With individuals being born of varied “temperatures” we now come to the environmental side of the equation.  Before anyone, regardless of baseline temperature can become disordered in their drug use, they must be exposed to drugs. Exposure falls into a category we refer to as “risk factors.”  It is the only risk factor that is a must.  People who never use substances do not have disordered use ever.  It is an unassailable fact.  Other risk factors an individual might be exposed to or participate in could be the use of more addictive drugs such as heroin, trauma, grief and loss, socioeconomic pressures, medical problems, learning difficulties, lack of resources, poverty, lower educational attainment, overwhelmingly high exposure to chemicals, lack of boundary support growing up, marital problems, etc.  We could add any human related problem to this list and it would most likely be appropriate to include.

On the other side of the equation, we have what we refer to as “protective factors.”  These are strengths, supports, and traits that make their temperature go down.  This could be a vital mentor such as a coach or a high degree of interest in music or some other hobby. It could be a strongly held faith or belief system that is protective and rooted in strength,  Even simple things like enjoying reading play a part in keeping their temperature down.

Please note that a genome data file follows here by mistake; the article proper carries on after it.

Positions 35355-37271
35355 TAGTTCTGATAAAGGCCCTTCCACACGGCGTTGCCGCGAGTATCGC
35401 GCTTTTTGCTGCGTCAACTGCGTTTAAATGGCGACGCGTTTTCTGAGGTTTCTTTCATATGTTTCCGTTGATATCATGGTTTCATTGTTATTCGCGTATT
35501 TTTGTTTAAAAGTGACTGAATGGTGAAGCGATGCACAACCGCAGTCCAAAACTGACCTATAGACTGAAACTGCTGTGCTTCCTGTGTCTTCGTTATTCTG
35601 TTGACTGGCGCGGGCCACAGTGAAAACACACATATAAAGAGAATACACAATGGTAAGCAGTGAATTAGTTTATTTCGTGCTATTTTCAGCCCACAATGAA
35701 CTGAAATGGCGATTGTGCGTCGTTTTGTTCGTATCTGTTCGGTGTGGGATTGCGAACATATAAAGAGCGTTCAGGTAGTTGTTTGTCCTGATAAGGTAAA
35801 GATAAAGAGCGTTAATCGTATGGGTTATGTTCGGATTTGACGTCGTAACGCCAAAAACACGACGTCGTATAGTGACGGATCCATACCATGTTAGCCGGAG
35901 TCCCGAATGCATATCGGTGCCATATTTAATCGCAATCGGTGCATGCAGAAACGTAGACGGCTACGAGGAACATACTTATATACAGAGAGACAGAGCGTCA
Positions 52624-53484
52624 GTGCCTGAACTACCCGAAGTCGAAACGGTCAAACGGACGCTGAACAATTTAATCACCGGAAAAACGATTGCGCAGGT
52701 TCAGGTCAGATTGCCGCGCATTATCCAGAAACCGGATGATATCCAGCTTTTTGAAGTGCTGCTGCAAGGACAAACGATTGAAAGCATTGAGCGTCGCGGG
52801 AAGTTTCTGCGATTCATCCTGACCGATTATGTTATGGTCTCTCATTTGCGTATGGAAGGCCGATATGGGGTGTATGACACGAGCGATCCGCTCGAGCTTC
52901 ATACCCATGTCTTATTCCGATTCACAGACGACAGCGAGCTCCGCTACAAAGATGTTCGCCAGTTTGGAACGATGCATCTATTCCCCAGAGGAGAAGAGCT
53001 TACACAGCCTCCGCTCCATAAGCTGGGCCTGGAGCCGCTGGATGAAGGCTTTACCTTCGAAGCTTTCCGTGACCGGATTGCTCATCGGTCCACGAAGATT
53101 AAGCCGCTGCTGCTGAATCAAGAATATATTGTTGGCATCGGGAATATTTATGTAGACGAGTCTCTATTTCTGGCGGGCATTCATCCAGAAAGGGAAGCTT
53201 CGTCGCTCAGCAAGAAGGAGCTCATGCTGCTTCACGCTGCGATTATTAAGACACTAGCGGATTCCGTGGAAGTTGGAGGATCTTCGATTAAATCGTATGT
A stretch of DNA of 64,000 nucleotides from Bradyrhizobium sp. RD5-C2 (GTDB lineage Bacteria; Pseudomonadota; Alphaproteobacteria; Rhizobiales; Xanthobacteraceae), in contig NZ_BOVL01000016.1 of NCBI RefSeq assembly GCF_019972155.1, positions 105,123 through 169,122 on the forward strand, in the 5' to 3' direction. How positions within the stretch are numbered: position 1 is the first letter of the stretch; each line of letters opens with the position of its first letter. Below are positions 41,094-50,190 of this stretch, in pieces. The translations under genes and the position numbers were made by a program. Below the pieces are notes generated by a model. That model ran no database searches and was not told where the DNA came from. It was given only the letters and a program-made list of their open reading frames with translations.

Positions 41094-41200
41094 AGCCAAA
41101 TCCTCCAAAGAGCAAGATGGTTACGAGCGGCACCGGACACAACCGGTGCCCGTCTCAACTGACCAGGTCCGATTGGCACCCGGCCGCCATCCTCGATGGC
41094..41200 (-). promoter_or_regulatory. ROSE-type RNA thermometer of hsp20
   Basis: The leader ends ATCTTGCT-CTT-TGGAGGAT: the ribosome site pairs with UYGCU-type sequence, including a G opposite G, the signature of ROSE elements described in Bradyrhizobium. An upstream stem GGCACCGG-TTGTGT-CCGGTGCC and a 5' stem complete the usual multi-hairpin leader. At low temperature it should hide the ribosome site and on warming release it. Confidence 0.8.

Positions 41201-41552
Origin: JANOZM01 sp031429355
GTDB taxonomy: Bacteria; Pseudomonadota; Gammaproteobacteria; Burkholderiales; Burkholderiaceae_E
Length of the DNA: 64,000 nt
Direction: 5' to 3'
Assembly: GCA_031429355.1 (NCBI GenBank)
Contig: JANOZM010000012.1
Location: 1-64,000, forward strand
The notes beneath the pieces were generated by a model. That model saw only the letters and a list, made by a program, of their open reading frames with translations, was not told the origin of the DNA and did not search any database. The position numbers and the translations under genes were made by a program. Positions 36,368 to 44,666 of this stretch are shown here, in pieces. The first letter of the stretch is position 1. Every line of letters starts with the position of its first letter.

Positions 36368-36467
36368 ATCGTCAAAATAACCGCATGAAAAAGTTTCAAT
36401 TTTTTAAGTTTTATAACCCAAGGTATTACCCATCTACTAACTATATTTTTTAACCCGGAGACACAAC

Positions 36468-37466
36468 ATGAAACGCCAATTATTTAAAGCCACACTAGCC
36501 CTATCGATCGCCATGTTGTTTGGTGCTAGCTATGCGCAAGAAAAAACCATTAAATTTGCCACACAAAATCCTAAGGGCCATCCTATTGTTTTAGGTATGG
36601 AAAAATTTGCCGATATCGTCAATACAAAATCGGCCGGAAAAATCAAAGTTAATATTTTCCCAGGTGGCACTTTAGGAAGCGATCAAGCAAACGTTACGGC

We are born with our biological predisposition for disordered use.  As we go through life our risk and protective factors act like a yo-yo causing our temperature to move up and down the thermometer.  At points in the pre-addicted persons life they may be at very high risk and may even appear to be addicted.  Their temperature may be very high.  They may have recently experienced a traumatic experience they are unsure of how to cope with and/or resolve.  Perhaps this person seeks counseling when they are at 95 degrees and they begin to resolve the trauma and the counselor equips them with new skills.  Perhaps they meet a significant other who has a great deal of protective influence over their decisions.  Two years later their temperature is back to a very reasonable 50 degrees of risk.